By Carol A. Kemper, MD, FACP

HPV on that Ultrasound Probe?

SOURCE: Gallay C, et al. Human papillomavirus (HPV) contamination of gynaecological equipment. Sex Trans Infect 2015:1-5.

HPV has been identified from a variety of sources, including the underwear and under the fingernails of persons with genital HPV, as well as on medical equipment, such as vaginal probes and cryoguns. Because HPV (a non-enveloped capsid virus) can resist routine cleaning with such agents as glutaraldehyde and ethanol, it has been theorized that transmission other than sexual may occur.

In order to investigate the frequency of HPV contamination of gynecological equipment, these authors collected specimens from fomites twice a day for two days at two University Hospital and four private gynecology offices in Geneva and Lausanne, Switzerland, in 2013. In total, 179 samples were collected from glove boxes, lamps, tables, gel tubes, speculums, and colposcopic equipment from both colposcopic rooms and private examination rooms. Samples were processed, DNA was extracted and stored at -20 C, and then real-time amplification and genotyping was performed with the Anyplex II HPV28 test kit.

Overall, 32 (17.9%) of the fomite samples were contaminated with HPV DNA. Contamination was higher at private offices than at University facilities (27.5 vs 11.8%, p = .38). The two most frequently contaminated sites were the colposcopic handle (43.8%) and the lamp (37.5%) with the latter most likely because the operator reaches to adjust the lamp. Other sites of less frequent contamination included the glove box (9.4%), and gel tubes (6.2%). One of 24 speculums (3.1%) was contaminated. Speculums were sterilized between patients, so this speculum could have been contaminated from the tray table or contaminated gloved hands. There was no difference in the observed frequency of contamination between samples collected in the morning or the evening.

Twenty different HPV genotypes were detected, including 13 different high-risk genotypes found in 20 locations, and 7 lower-risk genoptypes found in 24 locations. The number and viability of virus detected using these techniques could not be determined.

These authors propose changes in procedures for gynecologic exam — including enhanced cleaning procedures. Once the exam begins, gloved hands of the examiner should not touch other equipment or surroundings; and lights should be adjusted by an assistant. The use of disposable speculums should further reduce the risk of contamination.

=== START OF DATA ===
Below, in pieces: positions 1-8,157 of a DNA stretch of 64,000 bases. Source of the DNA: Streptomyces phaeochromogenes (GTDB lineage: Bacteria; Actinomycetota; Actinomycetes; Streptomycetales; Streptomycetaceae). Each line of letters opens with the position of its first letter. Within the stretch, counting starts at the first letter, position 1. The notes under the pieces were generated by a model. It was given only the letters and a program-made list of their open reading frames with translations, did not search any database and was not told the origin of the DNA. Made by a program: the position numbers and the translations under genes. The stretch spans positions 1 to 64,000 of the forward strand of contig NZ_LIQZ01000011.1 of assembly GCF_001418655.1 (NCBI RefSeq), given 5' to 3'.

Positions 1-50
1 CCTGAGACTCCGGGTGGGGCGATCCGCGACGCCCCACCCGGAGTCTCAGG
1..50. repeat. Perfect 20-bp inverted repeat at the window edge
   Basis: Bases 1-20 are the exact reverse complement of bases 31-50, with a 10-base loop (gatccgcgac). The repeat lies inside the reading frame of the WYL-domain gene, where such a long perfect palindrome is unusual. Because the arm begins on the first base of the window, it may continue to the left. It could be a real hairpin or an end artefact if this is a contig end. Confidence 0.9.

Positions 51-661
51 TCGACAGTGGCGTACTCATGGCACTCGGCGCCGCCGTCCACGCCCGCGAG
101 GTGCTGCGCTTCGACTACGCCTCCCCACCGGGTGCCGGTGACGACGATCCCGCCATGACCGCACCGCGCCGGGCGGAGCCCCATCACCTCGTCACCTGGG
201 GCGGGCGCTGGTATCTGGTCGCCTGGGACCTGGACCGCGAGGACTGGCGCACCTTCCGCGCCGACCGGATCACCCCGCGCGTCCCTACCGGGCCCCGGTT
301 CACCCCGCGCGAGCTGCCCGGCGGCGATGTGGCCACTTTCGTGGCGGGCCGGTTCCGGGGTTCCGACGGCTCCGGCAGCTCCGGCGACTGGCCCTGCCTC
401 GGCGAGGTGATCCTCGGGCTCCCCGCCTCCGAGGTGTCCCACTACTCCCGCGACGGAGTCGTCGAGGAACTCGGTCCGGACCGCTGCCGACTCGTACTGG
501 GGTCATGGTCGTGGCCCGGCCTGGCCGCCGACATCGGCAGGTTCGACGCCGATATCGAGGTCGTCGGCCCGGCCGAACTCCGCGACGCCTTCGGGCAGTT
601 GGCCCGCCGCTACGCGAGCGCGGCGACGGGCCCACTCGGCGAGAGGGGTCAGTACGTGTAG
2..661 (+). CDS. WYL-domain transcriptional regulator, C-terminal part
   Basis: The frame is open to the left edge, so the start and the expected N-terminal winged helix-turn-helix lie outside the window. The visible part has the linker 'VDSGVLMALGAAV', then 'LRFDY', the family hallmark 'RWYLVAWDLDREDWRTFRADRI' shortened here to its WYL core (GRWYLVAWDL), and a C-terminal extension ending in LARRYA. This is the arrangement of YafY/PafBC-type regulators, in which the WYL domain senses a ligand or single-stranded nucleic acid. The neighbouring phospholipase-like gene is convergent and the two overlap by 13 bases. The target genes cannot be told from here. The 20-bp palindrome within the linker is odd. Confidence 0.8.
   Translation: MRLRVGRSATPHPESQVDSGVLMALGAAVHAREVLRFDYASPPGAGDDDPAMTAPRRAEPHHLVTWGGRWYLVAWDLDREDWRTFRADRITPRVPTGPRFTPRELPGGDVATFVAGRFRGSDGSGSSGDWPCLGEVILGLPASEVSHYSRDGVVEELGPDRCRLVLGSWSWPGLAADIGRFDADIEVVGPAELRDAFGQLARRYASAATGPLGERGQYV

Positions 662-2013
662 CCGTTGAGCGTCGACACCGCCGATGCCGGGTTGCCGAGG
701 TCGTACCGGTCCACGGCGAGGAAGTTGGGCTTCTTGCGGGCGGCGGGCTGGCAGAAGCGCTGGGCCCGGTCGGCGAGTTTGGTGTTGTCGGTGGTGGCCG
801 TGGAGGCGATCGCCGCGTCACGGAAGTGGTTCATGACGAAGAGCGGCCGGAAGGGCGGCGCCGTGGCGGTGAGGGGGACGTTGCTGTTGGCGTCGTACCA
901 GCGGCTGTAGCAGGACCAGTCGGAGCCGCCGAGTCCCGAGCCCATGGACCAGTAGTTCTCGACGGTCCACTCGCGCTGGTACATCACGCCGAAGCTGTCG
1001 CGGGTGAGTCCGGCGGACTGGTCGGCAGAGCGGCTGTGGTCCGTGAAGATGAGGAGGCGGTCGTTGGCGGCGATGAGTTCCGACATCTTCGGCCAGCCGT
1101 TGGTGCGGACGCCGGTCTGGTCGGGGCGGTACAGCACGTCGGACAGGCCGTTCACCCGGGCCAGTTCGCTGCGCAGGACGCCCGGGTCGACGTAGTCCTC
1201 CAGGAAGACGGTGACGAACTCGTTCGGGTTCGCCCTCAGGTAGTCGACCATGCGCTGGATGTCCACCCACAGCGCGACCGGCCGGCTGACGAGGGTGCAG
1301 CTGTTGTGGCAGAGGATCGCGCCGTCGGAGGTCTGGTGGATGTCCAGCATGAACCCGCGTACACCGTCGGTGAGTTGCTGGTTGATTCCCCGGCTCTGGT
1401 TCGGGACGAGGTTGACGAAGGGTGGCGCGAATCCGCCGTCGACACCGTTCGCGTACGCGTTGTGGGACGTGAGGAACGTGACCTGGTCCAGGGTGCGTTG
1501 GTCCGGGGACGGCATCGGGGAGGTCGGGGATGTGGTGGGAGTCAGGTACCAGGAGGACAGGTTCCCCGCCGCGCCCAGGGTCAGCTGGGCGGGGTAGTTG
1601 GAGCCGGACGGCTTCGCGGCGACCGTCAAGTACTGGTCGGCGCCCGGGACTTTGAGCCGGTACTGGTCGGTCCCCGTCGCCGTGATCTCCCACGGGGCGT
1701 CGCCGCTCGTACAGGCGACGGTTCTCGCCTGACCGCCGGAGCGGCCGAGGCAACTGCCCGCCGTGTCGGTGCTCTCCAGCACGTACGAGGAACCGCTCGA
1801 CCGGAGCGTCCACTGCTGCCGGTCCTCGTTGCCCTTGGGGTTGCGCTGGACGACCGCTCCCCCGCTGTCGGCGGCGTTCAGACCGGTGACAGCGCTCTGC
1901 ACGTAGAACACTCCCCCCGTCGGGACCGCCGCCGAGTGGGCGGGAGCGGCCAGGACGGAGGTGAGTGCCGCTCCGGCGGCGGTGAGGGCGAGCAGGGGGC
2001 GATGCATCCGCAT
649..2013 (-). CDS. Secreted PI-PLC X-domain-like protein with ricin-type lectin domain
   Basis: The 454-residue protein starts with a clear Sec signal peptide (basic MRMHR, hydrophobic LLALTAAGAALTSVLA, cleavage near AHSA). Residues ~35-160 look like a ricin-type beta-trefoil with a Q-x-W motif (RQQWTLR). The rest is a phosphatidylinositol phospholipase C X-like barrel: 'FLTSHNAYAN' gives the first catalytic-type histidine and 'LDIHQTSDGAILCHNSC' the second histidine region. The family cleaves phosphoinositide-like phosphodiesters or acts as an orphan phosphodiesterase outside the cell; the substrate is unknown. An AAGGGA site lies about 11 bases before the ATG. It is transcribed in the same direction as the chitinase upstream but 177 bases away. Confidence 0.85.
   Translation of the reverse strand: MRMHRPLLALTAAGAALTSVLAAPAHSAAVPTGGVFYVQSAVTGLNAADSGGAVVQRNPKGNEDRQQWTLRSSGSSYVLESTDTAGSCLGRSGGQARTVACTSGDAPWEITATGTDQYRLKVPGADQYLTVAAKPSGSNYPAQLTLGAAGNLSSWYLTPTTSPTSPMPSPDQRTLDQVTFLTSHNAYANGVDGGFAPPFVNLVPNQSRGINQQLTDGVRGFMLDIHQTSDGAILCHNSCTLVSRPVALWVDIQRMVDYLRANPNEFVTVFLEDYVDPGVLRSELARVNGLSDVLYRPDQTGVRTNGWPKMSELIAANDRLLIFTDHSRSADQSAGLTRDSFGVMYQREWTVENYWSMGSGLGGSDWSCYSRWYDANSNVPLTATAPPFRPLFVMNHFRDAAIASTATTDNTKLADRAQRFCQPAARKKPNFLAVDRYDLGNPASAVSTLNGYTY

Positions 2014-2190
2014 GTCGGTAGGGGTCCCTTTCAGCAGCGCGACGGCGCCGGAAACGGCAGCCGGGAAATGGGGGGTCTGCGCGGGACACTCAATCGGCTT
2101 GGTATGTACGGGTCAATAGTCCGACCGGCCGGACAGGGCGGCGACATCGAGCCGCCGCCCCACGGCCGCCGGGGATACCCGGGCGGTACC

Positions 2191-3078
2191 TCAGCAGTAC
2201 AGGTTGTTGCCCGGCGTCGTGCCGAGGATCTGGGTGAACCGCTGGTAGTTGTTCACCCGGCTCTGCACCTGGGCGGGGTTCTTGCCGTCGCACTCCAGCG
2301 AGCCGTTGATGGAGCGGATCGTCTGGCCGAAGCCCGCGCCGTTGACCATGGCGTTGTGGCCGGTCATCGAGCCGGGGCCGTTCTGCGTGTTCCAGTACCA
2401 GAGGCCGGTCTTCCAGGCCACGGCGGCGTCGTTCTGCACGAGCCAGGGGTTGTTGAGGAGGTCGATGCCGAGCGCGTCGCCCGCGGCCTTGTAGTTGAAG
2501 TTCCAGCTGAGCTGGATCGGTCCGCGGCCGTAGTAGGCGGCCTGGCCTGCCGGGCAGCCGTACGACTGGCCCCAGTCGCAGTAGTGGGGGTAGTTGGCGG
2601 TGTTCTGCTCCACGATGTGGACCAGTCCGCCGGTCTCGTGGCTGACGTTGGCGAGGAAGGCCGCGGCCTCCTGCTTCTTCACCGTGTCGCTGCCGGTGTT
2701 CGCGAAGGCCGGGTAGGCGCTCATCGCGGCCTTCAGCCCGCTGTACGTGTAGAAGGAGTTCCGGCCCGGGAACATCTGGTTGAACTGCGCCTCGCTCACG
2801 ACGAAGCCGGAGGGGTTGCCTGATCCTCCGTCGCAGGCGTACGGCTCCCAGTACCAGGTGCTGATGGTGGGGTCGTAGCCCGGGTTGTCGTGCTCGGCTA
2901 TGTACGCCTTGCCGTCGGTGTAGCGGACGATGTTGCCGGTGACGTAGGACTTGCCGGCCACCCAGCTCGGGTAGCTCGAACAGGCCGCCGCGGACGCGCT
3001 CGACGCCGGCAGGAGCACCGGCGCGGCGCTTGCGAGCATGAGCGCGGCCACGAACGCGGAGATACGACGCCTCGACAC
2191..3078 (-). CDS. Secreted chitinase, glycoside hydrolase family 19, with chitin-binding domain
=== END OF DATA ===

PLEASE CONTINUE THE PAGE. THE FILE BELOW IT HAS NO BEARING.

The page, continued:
Saving Elephants from Herpesviruses

SOURCE: Akst J. A plague on pachyderms. The Scientist. June 1, 2015.

At least seven genetically distinct herpesviruses, called elephant endotheliotropic herpesvirus (EEHV), can infect elephants, resulting in a devastating hemorrhagic infection with a high rate of mortality, especially in non-immune calves. Between 1978 and 2008, nearly 20% of the United States-born Asian elephant calves died from EEHV. Since then, there’s been a considerable effort to save these youngsters.

Most recently, a 5-year-old Asian elephant named Sampson at the Maryland Zoo in Baltimore began behaving poorly, and his caretaker quickly initiated a diagnostic and therapeutic protocol developed at other centers including large volumes of oral fluids (15-20 gallons of Gatorade-spiked water), supplemental enemas as needed, anti-inflammatories, pain medications, and famciclovir at doses about 40 times the human dose (administered 15 mg/kg per day) for one month. Since Sampson weighs around 3500 pounds, it is estimated he took around 2500 tablets of Famvir during his treatment course. The Houston zoo protocol also includes the use of a single dose of ganciclovir 5 mg/kg in 1 liter of fluid.

Since 2005, steps have been taken to routinely screen zoo elephants for the viruses, which can be isolated from trunk washings (as well as genitals and eyes) of healthy elephants, using ELISA screening. Evidence suggests that, similar to human herpesviruses, EEHV can intermittently reactivate, causing a localized head and neck infection. Originally thought to cause a more benign infection in wild African elephants, these viruses appear to present a greater risk to non-immune elephants born in captivity and so contact between Asian and African elephants is discouraged. Further work is occurring, using DNA fingerprinting, to identify differences between the species/types which appear to have evolved as distinct viruses many years ago and to track transmission of infection between animals.